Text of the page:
Posts tagged "making"

Green Halloween: what can I reuse or recycle to make a Halloween mask?

Continuing in our Green Halloween series…

So yesterday, we looked at reuse or recycling ideas for Halloween masks – and I suppressed my desire to rant about shop-bought costumes. In my ever-so humble opinion, homemade costumes are way more fun – and they often reuse and recycle stuff, rather than using resources to make a one-off outfit.

In the past – way back in the past – we spoke about making Halloween costumes in general but I wanted to think about masks in particular this time – partly, because I mentioned yesterday, I sometimes need non-Halloween masks for theatre things and so the more suggestions the merrier.

What have you used to make masks?

Any suggestions for base materials – things that are malleable or things that already have a suitable shape? I guess the most basic type of mask is an oval of card (cereal box?), shaped and painted — but anything more creative?

Any suggestions for how to fix it onto your head/face? And getting a bit more involved – any ideas what to use for hair?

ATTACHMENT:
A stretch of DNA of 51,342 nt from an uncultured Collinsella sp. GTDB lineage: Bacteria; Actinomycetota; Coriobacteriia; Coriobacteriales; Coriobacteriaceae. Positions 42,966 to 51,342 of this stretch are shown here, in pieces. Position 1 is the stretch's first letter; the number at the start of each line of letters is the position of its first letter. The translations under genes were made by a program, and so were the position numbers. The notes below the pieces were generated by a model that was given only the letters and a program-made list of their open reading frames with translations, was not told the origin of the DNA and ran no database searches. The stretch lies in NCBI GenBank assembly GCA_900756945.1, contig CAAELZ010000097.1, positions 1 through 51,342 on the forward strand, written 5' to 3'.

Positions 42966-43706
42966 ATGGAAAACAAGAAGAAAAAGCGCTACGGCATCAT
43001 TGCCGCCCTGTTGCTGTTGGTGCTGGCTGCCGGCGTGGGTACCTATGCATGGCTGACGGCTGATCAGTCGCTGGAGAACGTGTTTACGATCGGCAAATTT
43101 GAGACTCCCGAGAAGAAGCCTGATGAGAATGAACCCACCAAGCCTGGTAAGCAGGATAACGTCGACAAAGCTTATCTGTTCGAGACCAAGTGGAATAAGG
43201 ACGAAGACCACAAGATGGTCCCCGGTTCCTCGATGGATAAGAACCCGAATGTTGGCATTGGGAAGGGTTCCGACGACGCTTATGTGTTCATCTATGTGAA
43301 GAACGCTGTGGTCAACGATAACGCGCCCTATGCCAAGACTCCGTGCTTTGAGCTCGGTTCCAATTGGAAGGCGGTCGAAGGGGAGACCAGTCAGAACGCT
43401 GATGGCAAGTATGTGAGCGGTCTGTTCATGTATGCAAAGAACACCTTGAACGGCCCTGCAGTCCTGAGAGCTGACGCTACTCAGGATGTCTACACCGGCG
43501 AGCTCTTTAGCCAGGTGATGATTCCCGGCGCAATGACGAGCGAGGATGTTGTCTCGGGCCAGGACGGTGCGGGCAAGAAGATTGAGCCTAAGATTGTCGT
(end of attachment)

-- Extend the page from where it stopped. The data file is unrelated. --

(The mask in the picture is

What can I reuse or recycle to make a chair?

We’ve had an email from Adele:

For my Product Design A2 level I am aiming to create a chair made from recycled materials. I’ve got to be able to collect them in a fairly short time, and of course it would be very helpful if the items were free…I’ve got an open mind about it, and I need some inspiration fairly quick.

Cardboard chairs are the first thing to spring to mind – designers have made them in all sorts of shapes and styles and there are a number of how-tos around the internet, and people talking about the theory of making them too.

If it doesn’t have to be a formal chair, it might be worth exploring upcycling old clothes or bedding to make a bean bag. (I’ve also used old clothes to repair broken chairs on a number of occasions – an opened out jean leg is about the right width for a director’s chair seat – but those projects did start with a real chair frame.)

Getting a bit more involved than just cardboard or fabric, you can make chairs from old oil drums/barrels – for example, these basic chairs or a more flamboyant rocker. Plastic barrels might be slightly easier to work with but still transformable (these chairs aren’t made from old barrels but give an idea of possible shape).